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This is one of the best posts I've read in a very long time about how PR works. I've worked in PR for 20+ years and it seems that most startups (and many larger companies) think PR is something you just "turn on" about a week before a product launch. I'll be sharing this far and wide.
4 months, 1 week ago on Understanding The Media Cycle for Your Industry
Jay, I forgot to mention I'm glad to hear you've been critical of Timeline. I thought I was the only social media geek who hadn't gotten drunk on the Facebook Kool-Aid. I think it's an abysmal, cluttered design that doesn't reflect how brands actually do marketing, but that viewpoint is definitely in the minority.
2 years, 3 months ago on New Research: Americans Hate Social Media Promotions
I agree that nobody like interruptive marketing: not on TV, radio, print or social media. That said, we've all gotten used to it with "old media" because that's how media survives, particulalry in absence of subscription costs. So, while people may not like ads or promotions in social media, I think they'll get equally used to that. Right now it's still new and it wasn't what the average user initialy thought social media was about. But most grown-ups understand the value exchange, particularly if they're getting a service for free.
As for email being preferable, I think eventually that will change as well. Likewise, while I love reading the ExactTarget reports (I've probably downloaded them all), it's good to remember that every vendor engaged in content marketing obviously wants to support their products and email is at the heart of ExactTarget, even though the company has added a lot of social goodies to its platform (I was an early user and fan of Co-Tweet). I'm not surprised ExactTarget would have a report stating email is the preferred methodology for promotions. Indeed, I would expect nothing less. :-)
As a marketer I definitely recognize the value of email and always tell clients to aim to capture an email address, regardless of what platform they're on. That's the only way to create a lasting connection with prospect. But as a consumer, I'd much rather be exposed to social media marketing than email marketing. The volume of email I get is crushing and mostly goes un-read, whereas I'm likely to click on an ad with a fun visual that catches my attention.
Edward, I'm glad you've started this discussion. The same discussion has been happening elsewhere, which is somewhat encouraging. If you didn't see Sarah Milstein's blog post about it for O'Reilly, you should definitely check it out: http://radar.oreilly.com/2011/03/would-i-attend-my-own-conferen.html
While that discussion was more about tech conferences than advertising/creative events, I think the situation is essentially the same. In fact, I'd encourage you to learn more about why women rarely make it into the C-suite of tech companies by reading the comprehensive research report by the National Center for Women in Information Technology at: http://ncwit.com/thefacts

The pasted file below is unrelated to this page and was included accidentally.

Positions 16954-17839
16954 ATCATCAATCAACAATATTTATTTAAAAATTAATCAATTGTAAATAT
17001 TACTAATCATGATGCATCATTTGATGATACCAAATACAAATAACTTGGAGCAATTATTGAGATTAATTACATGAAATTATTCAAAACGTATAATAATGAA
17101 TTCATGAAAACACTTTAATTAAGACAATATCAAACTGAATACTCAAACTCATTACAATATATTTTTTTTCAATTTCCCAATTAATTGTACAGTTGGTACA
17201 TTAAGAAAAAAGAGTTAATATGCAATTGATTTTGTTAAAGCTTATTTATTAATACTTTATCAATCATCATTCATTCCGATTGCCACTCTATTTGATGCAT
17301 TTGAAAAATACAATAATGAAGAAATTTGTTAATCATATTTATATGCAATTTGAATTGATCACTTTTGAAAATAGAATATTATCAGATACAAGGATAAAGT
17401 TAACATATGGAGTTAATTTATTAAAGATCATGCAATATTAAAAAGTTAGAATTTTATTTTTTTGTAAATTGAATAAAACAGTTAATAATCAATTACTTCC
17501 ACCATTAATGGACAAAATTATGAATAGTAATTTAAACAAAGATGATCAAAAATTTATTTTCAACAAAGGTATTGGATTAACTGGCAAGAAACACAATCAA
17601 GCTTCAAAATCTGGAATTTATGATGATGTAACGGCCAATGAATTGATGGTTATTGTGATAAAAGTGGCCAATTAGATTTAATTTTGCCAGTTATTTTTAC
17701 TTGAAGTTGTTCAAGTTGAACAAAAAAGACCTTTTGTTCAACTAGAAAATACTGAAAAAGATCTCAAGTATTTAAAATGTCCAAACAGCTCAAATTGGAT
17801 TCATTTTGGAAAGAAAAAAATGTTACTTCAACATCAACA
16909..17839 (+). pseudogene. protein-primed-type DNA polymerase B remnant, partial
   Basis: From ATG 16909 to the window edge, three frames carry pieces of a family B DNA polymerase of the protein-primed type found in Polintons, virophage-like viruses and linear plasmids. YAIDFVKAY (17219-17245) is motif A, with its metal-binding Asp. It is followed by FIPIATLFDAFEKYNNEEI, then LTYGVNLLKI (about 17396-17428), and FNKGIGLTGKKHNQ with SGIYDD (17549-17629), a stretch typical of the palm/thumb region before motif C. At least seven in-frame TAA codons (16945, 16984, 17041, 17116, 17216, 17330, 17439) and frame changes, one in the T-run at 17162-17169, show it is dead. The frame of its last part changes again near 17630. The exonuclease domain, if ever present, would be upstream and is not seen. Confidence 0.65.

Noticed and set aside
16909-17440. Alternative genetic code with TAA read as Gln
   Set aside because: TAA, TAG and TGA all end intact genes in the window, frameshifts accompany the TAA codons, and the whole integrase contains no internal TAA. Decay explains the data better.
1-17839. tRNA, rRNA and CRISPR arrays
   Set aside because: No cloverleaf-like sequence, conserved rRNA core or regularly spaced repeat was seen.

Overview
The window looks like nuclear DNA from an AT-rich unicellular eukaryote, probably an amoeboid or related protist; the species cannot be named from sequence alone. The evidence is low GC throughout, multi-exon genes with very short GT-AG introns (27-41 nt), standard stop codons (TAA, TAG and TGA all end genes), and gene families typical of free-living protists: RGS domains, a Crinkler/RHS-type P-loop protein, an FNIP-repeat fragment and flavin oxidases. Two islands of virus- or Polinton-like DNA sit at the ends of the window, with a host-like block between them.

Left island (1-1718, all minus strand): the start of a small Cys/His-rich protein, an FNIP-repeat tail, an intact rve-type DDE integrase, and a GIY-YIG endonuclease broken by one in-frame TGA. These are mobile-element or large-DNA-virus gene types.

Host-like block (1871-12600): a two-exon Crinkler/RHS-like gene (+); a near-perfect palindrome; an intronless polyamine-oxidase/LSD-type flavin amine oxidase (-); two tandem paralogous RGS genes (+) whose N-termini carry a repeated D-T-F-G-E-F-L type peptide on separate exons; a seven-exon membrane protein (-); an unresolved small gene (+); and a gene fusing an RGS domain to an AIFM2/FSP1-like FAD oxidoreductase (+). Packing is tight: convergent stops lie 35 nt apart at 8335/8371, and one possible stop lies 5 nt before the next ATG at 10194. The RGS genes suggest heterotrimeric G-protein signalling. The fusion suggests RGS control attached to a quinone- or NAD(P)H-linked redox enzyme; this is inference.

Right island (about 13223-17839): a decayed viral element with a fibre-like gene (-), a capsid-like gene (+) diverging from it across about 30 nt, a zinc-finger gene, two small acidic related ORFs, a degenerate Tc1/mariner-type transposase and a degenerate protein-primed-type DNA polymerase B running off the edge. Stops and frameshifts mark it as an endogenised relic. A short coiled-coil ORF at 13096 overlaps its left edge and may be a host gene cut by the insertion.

This is serious research, not conjecture, but it basically boils down to one thing: lots of women start careers in technology. They just don't get promoted because the boys at the top want to promote people who are like themselves. No surprise there. It would be awesome for an industry group (4As???) or university to undertake the same type of study within advertising and marketing, but I'll bet it would yield the same results.
So, back to the problem of conferences. I think speakers generally reflect who is at the top of any given profession, so it's a systemic problem that is far wider than the speaker selection process. That said, I think the business model of not paying conference speakers (except for keynote speakers who have books to peddle) is also somewhat at fault. As another commenter pointed out here (and I pointed out on the O'Reilly blog), women make less money and often have more demands for their time (at least those that have families). Spending $1k-$3k to attend an event to work for free (not including the opportunity cost of creating a presentation and missing work) might not be that attractive to a lot of women. Or they simply can't justify it.
I've spoken at many conferences, but not so much anymore unless I can get some expenses covered. It's fun, but not always a productive way to spend what could otherwise be billable time.
BTW, I think all of these conversations apply equally (if not more so) to minorities.
One final point (that likely won’t go over too well with at least half of your readers), I honestly think a major reason that so many men are speakers (executives, managers, and a lot of other things) is because they don’t have enough self-awareness to realize that what they have to say or offer isn’t all that interesting or groundbreaking. Men are MUCH more likely to think they are fascinating (when they aren't) and have expertise in a topic when they actually don’t. Women, on the other hand, generally don’t put themselves out there as “experts” unless they REALLY know their stuff. Women aren’t brought up to have the same entitlement attitudes and braggadocio tendencies that men have. That’s just my personal observation, but I’m sure we’ve all seen this time and again in the workforce. Think about it.
3 years, 2 months ago on Where are the women?